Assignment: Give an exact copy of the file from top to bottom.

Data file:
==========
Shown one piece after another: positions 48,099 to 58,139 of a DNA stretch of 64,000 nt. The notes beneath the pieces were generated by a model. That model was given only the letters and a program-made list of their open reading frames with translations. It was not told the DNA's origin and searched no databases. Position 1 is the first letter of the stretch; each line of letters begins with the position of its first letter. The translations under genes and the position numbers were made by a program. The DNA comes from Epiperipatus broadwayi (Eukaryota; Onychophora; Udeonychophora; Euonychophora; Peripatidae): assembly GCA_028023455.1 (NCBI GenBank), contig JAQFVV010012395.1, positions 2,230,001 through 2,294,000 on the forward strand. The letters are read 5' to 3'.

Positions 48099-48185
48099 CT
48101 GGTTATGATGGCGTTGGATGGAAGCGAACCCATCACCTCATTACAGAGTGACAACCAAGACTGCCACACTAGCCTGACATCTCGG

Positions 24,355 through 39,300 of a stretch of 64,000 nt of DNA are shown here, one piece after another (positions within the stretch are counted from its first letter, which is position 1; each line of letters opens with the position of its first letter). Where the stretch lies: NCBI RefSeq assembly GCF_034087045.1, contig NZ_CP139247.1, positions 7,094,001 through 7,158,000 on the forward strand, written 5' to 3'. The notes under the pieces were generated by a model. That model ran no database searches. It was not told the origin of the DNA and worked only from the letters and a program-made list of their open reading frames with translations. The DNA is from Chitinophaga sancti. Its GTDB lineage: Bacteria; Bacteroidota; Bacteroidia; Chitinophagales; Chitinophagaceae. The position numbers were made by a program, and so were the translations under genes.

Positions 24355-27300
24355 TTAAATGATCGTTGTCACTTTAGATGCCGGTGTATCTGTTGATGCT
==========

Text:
Shown one piece after another: positions 48,099 to 58,139 of a DNA stretch of 64,000 nt. The notes beneath the pieces were generated by a model. That model was given only the letters and a program-made list of their open reading frames with translations. It was not told the DNA's origin and searched no databases. Position 1 is the first letter of the stretch; each line of letters begins with the position of its first letter. The translations under genes and the position numbers were made by a program. The DNA comes from Epiperipatus broadwayi (Eukaryota; Onychophora; Udeonychophora; Euonychophora; Peripatidae): assembly GCA_028023455.1 (NCBI GenBank), contig JAQFVV010012395.1, positions 2,230,001 through 2,294,000 on the forward strand. The letters are read 5' to 3'.

Positions 48099-48185
48099 CT
48101 GGTTATGATGGCGTTGGATGGAAGCGAACCCATCACCTCATTACAGAGTGACAACCAAGACTGCCACACTAGCCTGACATCTCGG

Positions 24,355 through 39,300 of a stretch of 64,000 nt of DNA are shown here, one piece after another (positions within the stretch are counted from its first letter, which is position 1; each line of letters opens with the position of its first letter). Where the stretch lies: NCBI RefSeq assembly GCF_034087045.1, contig NZ_CP139247.1, positions 7,094,001 through 7,158,000 on the forward strand, written 5' to 3'. The notes under the pieces were generated by a model. That model ran no database searches. It was not told the origin of the DNA and worked only from the letters and a program-made list of their open reading frames with translations. The DNA is from Chitinophaga sancti. Its GTDB lineage: Bacteria; Bacteroidota; Bacteroidia; Chitinophagales; Chitinophagaceae. The position numbers were made by a program, and so were the translations under genes.

Positions 24355-27300
24355 TTAAATGATCGTTGTCACTTTAGATGCCGGTGTATCTGTTGATGCT